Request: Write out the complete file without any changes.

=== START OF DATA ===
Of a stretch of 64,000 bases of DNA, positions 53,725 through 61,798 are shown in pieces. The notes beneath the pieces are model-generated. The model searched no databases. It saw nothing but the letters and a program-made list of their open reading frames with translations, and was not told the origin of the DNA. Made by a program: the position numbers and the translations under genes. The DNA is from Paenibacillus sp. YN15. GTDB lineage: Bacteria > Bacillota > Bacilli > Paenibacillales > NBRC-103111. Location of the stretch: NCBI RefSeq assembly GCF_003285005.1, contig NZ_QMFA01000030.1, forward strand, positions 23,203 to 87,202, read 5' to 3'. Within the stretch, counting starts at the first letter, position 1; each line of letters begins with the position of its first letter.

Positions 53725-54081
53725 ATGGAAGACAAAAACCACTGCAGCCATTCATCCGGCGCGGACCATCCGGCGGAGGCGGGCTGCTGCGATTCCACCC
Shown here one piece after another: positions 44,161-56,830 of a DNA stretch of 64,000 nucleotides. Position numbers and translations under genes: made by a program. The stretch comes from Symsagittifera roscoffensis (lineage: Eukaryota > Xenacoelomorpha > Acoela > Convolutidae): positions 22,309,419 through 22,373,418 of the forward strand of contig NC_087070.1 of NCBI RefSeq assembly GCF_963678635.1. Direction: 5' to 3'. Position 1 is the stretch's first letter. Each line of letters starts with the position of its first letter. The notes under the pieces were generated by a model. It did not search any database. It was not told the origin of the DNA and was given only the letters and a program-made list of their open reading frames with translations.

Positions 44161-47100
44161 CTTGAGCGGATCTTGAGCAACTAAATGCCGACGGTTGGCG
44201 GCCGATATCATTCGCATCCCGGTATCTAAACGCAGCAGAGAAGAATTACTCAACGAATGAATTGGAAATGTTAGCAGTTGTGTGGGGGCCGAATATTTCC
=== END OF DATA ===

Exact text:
Of a stretch of 64,000 bases of DNA, positions 53,725 through 61,798 are shown in pieces. The notes beneath the pieces are model-generated. The model searched no databases. It saw nothing but the letters and a program-made list of their open reading frames with translations, and was not told the origin of the DNA. Made by a program: the position numbers and the translations under genes. The DNA is from Paenibacillus sp. YN15. GTDB lineage: Bacteria > Bacillota > Bacilli > Paenibacillales > NBRC-103111. Location of the stretch: NCBI RefSeq assembly GCF_003285005.1, contig NZ_QMFA01000030.1, forward strand, positions 23,203 to 87,202, read 5' to 3'. Within the stretch, counting starts at the first letter, position 1; each line of letters begins with the position of its first letter.

Positions 53725-54081
53725 ATGGAAGACAAAAACCACTGCAGCCATTCATCCGGCGCGGACCATCCGGCGGAGGCGGGCTGCTGCGATTCCACCC
Shown here one piece after another: positions 44,161-56,830 of a DNA stretch of 64,000 nucleotides. Position numbers and translations under genes: made by a program. The stretch comes from Symsagittifera roscoffensis (lineage: Eukaryota > Xenacoelomorpha > Acoela > Convolutidae): positions 22,309,419 through 22,373,418 of the forward strand of contig NC_087070.1 of NCBI RefSeq assembly GCF_963678635.1. Direction: 5' to 3'. Position 1 is the stretch's first letter. Each line of letters starts with the position of its first letter. The notes under the pieces were generated by a model. It did not search any database. It was not told the origin of the DNA and was given only the letters and a program-made list of their open reading frames with translations.

Positions 44161-47100
44161 CTTGAGCGGATCTTGAGCAACTAAATGCCGACGGTTGGCG
44201 GCCGATATCATTCGCATCCCGGTATCTAAACGCAGCAGAGAAGAATTACTCAACGAATGAATTGGAAATGTTAGCAGTTGTGTGGGGGCCGAATATTTCC